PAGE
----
Anwar (pictured left), who is de-facto leader of the Parti Keadilan Rakyat (PKR, or People’s Justice Party), says the case against him was fabricated by his political enemies and the verdict has been strongly criticised both locally and internationally.
One of the cartoons Zunar posted on Twitter after Anwar’s jailing showed Najib as the judge in Anwar’s case. “Those in the black robes were proud when passing sentence,” he tweeted. “The rewards from their political masters must be lucrative.” He also tweeted: “Today Malaysia is seen as a country without law.”
Human Rights Watch also highlights the case of the University of Malaya law professor Azmi Sharom, who is facing trial on charges of sedition for expressing his legal opinion that actions taken by the government in Perak more than six years ago were illegal.
“I was a law professor expressing a legal opinion,” Azmi said.
The federal court has rejected Azmi’s constitutional challenge to the Sedition Act, finding the law consistent with the Malaysian constitution’s provisions on freedom of speech, so his case will now proceed to trial.
Detained for protesting
HRW also highlights the case of student activist Adam Adli (pictured left), who has been arrested six times for participating in peaceful protests against the government and for calling on others to do the same.
In September 2014, he was convicted of sedition for a speech protesting against the 2013 general election, and sentenced to one year in jail.
He is currently on bail pending appeal, and is now facing a new charge of participating in an “unlawful street protest” in February and an investigation for “activity detrimental to parliamentary democracy” for his role in organising a recent demonstration.
Adam was suspended, and then effectively expelled, from his teacher training course and is currently studying law at a private institution.
Chua Tian Chang (pictured left), who is the PKR vice-president, is facing sedition charges in one case and is being investigated for sedition in another. The government is appealing against his acquittal on sedition charges in a third case. He also faces charges under Section 509 of the penal code and is under investigation for participating in a number of allegedly unlawful assemblies and for wearing a banned yellow t-shirt bearing the logo of the Coalition for Clean and Fair Elections (Bersih), a group that has been campaigning for electoral reform since 2012.
At least 80,000 people turned out onto the streets of the Malaysian capital Kuala Lumpur on August 29 for for the first stage of a 34-hour Bersih 4 protest, which went off peacefully. The rally organisers said the protest attracted 200,000 people at its peak during the day.
The demonstrators called for Najib’s resignation. They said parliamentary democracy had to be strengthened and demanded that the right to dissent be preserved.
PKR secretary-general Rafizi Ramli is facing criminal charges under three different laws and is the subject of at least four sedition investigations and several investigations under Section 143 of the penal code.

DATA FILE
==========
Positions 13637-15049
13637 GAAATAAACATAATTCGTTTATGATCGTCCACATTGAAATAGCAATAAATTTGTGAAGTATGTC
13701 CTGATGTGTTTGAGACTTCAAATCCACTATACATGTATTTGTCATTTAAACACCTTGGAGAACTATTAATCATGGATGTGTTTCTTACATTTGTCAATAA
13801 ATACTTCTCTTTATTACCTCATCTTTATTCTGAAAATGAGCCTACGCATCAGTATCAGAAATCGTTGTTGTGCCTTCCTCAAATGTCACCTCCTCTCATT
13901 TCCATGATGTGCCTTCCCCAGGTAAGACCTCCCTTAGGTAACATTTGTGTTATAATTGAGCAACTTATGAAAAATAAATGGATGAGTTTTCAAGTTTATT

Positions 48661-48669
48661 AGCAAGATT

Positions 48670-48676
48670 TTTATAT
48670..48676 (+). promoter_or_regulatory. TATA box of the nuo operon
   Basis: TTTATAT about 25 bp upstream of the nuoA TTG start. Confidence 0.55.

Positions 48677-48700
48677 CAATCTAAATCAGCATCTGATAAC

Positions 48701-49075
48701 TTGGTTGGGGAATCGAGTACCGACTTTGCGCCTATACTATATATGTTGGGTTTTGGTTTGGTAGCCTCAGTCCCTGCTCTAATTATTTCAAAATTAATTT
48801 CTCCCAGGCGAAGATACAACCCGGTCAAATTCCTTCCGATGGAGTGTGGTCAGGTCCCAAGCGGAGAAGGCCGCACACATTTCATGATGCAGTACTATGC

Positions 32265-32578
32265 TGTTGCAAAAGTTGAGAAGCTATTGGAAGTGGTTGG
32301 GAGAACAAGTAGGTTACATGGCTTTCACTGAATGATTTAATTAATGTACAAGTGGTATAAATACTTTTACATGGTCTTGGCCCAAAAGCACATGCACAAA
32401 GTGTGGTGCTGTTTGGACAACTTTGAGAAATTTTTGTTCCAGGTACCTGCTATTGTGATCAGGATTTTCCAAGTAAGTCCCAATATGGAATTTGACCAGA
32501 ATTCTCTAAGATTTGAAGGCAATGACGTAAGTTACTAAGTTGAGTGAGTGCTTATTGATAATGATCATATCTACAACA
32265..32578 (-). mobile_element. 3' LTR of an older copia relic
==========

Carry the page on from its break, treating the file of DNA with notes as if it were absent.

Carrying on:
At one stage in March, Rafizi, who is the MP for Pandan, was brought handcuffed and dressed in purple prison garb to the PKR HQ so that police could obtain documents that were freely available elsewhere.
HRW urges the Malaysian government to amend the country’s criminal laws “to conform to international standards for freedom of expression and freedom of assembly as set forth in the Universal Declaration of Human Rights and elaborated on in the International Covenant on Civil and Political Rights”.
The new Sedition Act, HRW says, goes well beyond the standard definition of sedition, which, it says, has generally been interpreted to require an intention to incite the public to violence against constituted authority or to create a public disturbance or disorder against such authority.
“While the government claims that the restrictions on speech in the Sedition Act are intended to deal with ‘threats against peace, public order and the security of Malaysia’, in both language and application they sweep far too broadly to justify that claim.”
HRW makes a very detailed list of recommendations to Malaysia’s prime minister, the government, the attorney-general, the minister of home affairs, the inspector-general of police, the Malaysian Multimedia and Communications Commission, the minister of foreign affairs, the Human Rights Commission of Malaysia, the United Nations country team and the UN’s resident co-ordinator.
It also makes recommendations to the United States, Japan, European Union member states, Australia, Canada, New Zealand, India, and the Republic of Korea, whose representatives will be visiting Malaysia in November for the 27th ASEAN summit.
“The US president Barack Obama and leaders of other ASEAN dialogue partner governments should publicly raise concerns about violations of freedom of expression and assembly in Malaysia, and call on Prime Minister Najib to commit to a plan of legislative and policy changes to end the criminalisation of these rights,” HRW said.
HRW wrote to the Malaysian minister for home affairs, the attorney-general, the inspector-general of police and the chairman of the Malaysian Communications and Multimedia Commission requesting their views on the issues raised in the report, but none of them responded.
Headline photo: © 2015 Zunar for Human Rights Watch.